Getting Started within CFML

CFML is primarily a tag based language. But what does that mean exactly? It means that all the directive for interacting with the core engine is performed through special tags that tell the engine to do something special. All of the CFML tags begin with the prefix CF. The OpenBD engine ignores all other tags looking only for those ones. Therefore, mixing CF tags in with HTML pages is perfectly safe and legal.

Consider the example below. It is a standard HTML page that has CFML tags embedded within it. The OpenBD CFML does not see the HTML tags simply treating them as a text. It is interested in only tags that it can process. It will take that tag, execute its functionality accordingly and output (if there is any) in the position it resides. So this example, will loop 10 times, creating a LI tags for each iteration.

  <h1>My First CFML Page</h1>

   <cfloop index="x" from="1" to="10">

By default, the engine is setup to process files that end with the .cfml and .cfm extensions. Although it is possible to setup OpenBD to process a whole variety of different file types.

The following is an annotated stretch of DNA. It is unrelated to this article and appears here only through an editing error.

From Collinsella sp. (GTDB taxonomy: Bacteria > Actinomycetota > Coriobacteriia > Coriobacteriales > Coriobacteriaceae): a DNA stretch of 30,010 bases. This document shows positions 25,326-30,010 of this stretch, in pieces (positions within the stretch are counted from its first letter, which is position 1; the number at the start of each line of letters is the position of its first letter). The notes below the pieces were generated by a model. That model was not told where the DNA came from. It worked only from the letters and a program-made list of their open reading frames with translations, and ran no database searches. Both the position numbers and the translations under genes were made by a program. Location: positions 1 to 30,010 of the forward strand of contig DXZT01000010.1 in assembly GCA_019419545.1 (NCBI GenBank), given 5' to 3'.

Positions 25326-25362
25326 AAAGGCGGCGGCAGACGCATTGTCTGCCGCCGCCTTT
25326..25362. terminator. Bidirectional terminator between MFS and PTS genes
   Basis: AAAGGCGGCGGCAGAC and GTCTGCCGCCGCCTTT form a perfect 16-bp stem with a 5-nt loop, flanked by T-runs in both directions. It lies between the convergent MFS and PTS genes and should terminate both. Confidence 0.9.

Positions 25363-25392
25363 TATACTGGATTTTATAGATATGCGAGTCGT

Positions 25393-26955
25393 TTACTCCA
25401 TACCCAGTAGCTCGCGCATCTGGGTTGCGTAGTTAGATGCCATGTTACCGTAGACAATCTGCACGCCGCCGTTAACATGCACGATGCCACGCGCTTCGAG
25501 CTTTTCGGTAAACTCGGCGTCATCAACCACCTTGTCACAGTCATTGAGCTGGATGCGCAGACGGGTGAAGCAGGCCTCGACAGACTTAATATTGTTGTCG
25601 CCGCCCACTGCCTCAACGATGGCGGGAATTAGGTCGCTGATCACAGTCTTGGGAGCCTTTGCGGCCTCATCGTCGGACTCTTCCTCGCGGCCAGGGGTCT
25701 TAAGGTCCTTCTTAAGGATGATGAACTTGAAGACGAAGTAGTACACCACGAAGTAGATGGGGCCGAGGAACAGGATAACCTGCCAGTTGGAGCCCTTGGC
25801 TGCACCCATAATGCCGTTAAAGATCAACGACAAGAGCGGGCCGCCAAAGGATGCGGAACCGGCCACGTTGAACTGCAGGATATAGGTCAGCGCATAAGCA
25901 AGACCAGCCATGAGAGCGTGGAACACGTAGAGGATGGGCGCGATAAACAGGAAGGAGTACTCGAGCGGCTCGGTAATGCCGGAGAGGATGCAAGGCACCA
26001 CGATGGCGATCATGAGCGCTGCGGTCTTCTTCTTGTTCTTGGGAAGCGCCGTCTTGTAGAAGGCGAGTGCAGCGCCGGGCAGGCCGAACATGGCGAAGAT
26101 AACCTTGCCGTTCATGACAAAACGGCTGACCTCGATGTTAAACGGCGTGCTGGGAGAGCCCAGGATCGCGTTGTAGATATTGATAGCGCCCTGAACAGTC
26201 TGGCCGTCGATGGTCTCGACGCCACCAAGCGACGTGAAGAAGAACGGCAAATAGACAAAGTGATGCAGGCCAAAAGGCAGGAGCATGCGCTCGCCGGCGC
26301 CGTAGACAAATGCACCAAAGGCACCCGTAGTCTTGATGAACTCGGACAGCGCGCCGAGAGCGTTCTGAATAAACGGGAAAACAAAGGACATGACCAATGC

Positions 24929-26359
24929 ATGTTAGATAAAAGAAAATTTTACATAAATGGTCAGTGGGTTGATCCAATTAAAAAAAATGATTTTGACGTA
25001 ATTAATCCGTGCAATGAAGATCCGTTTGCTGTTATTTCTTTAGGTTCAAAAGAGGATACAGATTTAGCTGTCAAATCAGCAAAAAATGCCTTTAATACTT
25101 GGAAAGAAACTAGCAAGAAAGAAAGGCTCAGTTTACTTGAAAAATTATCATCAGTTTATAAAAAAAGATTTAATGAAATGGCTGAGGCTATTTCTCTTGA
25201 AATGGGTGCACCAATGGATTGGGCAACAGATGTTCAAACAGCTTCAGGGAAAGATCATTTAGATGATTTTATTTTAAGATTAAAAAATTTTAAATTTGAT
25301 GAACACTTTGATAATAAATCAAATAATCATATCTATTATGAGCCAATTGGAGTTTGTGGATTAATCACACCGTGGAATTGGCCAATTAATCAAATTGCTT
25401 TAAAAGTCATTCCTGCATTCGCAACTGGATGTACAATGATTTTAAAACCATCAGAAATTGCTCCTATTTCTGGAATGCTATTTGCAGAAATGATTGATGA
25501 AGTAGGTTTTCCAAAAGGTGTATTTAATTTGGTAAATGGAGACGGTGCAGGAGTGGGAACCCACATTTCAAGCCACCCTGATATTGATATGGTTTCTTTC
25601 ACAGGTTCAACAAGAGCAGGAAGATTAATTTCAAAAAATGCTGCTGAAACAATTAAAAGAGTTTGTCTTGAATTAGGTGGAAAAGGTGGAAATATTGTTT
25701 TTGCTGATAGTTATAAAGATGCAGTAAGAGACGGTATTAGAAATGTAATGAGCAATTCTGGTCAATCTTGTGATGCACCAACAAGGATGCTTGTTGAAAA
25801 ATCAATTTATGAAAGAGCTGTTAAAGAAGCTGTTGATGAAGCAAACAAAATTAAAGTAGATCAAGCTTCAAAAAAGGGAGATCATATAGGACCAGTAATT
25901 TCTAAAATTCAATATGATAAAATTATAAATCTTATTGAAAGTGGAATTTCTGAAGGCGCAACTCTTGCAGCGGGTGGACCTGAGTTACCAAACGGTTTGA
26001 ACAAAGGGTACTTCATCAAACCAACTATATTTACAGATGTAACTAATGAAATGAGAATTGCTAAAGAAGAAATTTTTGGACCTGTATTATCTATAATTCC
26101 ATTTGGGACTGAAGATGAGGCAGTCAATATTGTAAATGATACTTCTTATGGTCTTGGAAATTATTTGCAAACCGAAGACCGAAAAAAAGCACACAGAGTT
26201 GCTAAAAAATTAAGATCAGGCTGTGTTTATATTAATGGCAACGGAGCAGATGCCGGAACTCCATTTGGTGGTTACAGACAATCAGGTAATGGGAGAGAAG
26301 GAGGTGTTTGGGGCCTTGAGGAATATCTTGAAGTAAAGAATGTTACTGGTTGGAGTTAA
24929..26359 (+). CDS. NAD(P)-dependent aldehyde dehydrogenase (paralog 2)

The rest of this page will look at the basics of what makes up a CFML language.

Simple Data Creation

CFML supports a wide range of different data types (String, number, date, boolean, structures, arrays) and unlike many languages, CFML is considered "typeless". That means you don't have to worry too much about mixing types together, and in the times when you have to, there is plenty of helper functions to let you know what type of object it is you are operating with.